January 22, 2013
Titles are without a doubt one of the most vital elements for a successful book. But subtitles, while clearly "sub," still matter a lot.
One way (not the only way) to construct an effective subtitle is by using the Rule of Three. Offering a list with three items gives a rising sense of movement, climax and direction. Consider these subtitles:Continue reading "Subtitles, Drama and the Rule of Three"
April 19, 2012
How important is the title of a book when sending a proposal? Very important and not at all.
Sometimes a title can be so bad the editor can't get past it and rejects the project before ever looking at the proposal seriously. A proposed title can also be so good that it sets expectations sky high. But often the title doesn't help or hinder, so the editor has to engage the proposal to make a determination.Continue reading "A Book by Any Other Name"
Posted by Andy Le Peau at 8:47 AM
October 20, 2011
I always get in trouble when I talk about what makes a great book title. I know people have other opinions, but this is something I happen to be right about.
This time, however, I've got two experts on my side. In Made to Stick, Chip and Dan Heath not only lay out what makes ideas memorable, but (even though they may not know it) they also unveil the principles for a great book title.
Great ideas (and titles) are:Continue reading "Titles That Stick"
June 18, 2009
Rip-off titles are nothing new in publishing. One title of a bestseller begets another title. Patricia Cohen gives us a recent catalog of such efforts, in particular the spawn of the Levitt and Dubner bestseller that are hitting the market now.Continue reading "Titlenomics"
Posted by Andy Le Peau at 7:08 AM
March 10, 2009
Do you have a favorite book title? One that is memorable and interesting, all the while telling you just what the book is about?
Here's another perspective on what makes an ideal nonfiction book title. Previously I wrote that the ideal title employed two elements: content and creativity. You can also think of them as the familiar and the unfamiliar.Continue reading "The Familiar and the Unfamiliar"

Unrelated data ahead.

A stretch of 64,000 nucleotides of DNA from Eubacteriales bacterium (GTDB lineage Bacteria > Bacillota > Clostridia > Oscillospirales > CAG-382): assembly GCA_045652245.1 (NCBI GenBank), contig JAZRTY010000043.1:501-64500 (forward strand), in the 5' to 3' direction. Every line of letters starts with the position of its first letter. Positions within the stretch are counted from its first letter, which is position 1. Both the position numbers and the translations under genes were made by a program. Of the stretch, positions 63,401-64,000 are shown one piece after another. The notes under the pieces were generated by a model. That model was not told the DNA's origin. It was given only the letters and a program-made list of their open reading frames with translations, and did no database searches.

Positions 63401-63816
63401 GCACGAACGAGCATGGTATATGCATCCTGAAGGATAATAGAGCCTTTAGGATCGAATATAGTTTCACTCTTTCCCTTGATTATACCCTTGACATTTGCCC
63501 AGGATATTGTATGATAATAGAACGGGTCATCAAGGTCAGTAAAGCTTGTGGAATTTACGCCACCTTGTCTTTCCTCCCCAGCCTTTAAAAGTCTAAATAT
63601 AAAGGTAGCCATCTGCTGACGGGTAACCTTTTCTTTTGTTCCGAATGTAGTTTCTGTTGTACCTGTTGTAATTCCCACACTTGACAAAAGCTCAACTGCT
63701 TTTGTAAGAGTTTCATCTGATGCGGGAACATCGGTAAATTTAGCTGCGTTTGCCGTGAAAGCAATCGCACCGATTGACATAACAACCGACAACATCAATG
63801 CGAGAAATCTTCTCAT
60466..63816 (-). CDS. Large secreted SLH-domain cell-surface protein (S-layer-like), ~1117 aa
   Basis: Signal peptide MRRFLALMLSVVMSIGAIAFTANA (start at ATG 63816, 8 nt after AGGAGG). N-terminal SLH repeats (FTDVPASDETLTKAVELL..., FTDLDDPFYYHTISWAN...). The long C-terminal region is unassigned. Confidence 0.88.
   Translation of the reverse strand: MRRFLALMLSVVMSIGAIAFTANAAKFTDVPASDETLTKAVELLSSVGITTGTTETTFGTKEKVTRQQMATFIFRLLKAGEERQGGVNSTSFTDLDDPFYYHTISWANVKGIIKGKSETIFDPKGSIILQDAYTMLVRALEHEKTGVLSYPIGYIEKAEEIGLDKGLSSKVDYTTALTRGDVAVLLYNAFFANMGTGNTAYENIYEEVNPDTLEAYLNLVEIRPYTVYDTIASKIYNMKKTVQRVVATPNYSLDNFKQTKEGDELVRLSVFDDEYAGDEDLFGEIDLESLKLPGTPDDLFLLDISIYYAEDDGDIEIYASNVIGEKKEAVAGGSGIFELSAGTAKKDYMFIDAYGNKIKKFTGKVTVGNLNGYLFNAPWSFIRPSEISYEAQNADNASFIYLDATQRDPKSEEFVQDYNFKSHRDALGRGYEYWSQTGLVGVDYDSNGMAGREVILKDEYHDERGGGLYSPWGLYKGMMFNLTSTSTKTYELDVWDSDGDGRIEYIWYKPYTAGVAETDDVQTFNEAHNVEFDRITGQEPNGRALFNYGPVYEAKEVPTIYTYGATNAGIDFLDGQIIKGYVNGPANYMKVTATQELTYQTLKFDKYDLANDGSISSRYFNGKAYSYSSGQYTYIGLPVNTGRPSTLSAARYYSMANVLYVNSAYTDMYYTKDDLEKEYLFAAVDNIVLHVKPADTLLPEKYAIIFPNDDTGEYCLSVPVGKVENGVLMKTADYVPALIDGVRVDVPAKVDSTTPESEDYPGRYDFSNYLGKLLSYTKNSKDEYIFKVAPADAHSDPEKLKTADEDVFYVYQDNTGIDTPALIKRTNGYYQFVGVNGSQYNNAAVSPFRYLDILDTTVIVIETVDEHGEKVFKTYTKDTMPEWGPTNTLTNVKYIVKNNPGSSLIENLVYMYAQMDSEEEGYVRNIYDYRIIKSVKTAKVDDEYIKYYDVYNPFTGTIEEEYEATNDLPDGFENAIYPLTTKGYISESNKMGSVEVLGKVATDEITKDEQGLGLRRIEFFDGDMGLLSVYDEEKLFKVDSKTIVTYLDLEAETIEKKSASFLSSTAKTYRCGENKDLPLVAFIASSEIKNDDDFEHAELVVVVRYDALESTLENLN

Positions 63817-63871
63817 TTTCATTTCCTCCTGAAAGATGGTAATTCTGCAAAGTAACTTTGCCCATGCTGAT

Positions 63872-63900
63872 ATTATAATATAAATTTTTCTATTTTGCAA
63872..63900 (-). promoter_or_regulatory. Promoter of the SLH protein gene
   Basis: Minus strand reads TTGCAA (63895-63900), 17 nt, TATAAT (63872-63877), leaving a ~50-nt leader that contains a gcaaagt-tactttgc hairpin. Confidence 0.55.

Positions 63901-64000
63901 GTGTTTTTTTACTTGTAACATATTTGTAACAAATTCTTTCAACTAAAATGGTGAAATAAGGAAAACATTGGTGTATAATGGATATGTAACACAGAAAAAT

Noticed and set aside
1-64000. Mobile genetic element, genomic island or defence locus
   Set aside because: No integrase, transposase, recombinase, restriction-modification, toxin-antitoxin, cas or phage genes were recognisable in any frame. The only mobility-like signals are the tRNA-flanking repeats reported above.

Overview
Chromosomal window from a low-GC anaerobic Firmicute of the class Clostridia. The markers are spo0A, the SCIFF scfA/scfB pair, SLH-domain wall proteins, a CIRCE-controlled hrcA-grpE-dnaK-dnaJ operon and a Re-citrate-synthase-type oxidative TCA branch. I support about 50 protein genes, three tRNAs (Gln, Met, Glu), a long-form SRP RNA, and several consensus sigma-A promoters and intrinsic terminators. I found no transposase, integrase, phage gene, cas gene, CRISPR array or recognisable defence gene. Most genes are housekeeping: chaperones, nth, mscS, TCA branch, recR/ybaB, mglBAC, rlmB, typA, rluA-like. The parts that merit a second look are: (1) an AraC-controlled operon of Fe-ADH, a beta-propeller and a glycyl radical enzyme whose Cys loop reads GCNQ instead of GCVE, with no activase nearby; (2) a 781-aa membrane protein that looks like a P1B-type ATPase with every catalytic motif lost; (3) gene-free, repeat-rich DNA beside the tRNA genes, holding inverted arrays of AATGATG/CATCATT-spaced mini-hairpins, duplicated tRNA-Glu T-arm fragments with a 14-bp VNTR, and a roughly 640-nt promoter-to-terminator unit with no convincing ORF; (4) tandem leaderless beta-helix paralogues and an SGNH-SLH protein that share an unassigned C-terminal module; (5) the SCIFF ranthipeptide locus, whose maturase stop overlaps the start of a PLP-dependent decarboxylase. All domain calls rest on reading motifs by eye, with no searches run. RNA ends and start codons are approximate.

March 2, 2009
February 23, 2009
If one of the most difficult tasks in publishing is coming up with a good concept for a book, surely a close second is coming up with a good nonfiction book title. It's so hard that even when you are trying to do a good job you often end up making a baboon out of yourself. I'll be saying more about titling in upcoming posts. For now, here are two opposite and equally bad directions to go in titling a book.Continue reading "Bad Title Strategies"
September 26, 2007
"I asked five friends, and they all told me they loved the title I'm thinking of for the book."
"I randomly surveyed a dozen people at the mall and most liked my title best."
"I've been speaking on this topic lately, and when I mention my working title for the book, I get a very positive response."
Over the years we at InterVarsity Press have heard many variations on this theme from authors. They mention their working title to friends, relatives, coworkers or people in the intended audience, and the reaction they get leads them to believe they have a winner. And they might. But why should a publisher be cautious about such a conclusion? Why should an author also be cautious about such a conclusion?Continue reading "They Just Love My Title"
May 21, 2007
Most people know the title of a book matters. It can make or break the success of a book. A wrong title can confuse readers about the content or mislead readers to think the book is not for them.
In publishing, everyone wants a piece of the title--editorial, marketing, sales, design and, oh yes, the author. So what makes a good title?Continue reading "A Book by Any Other Name . . ."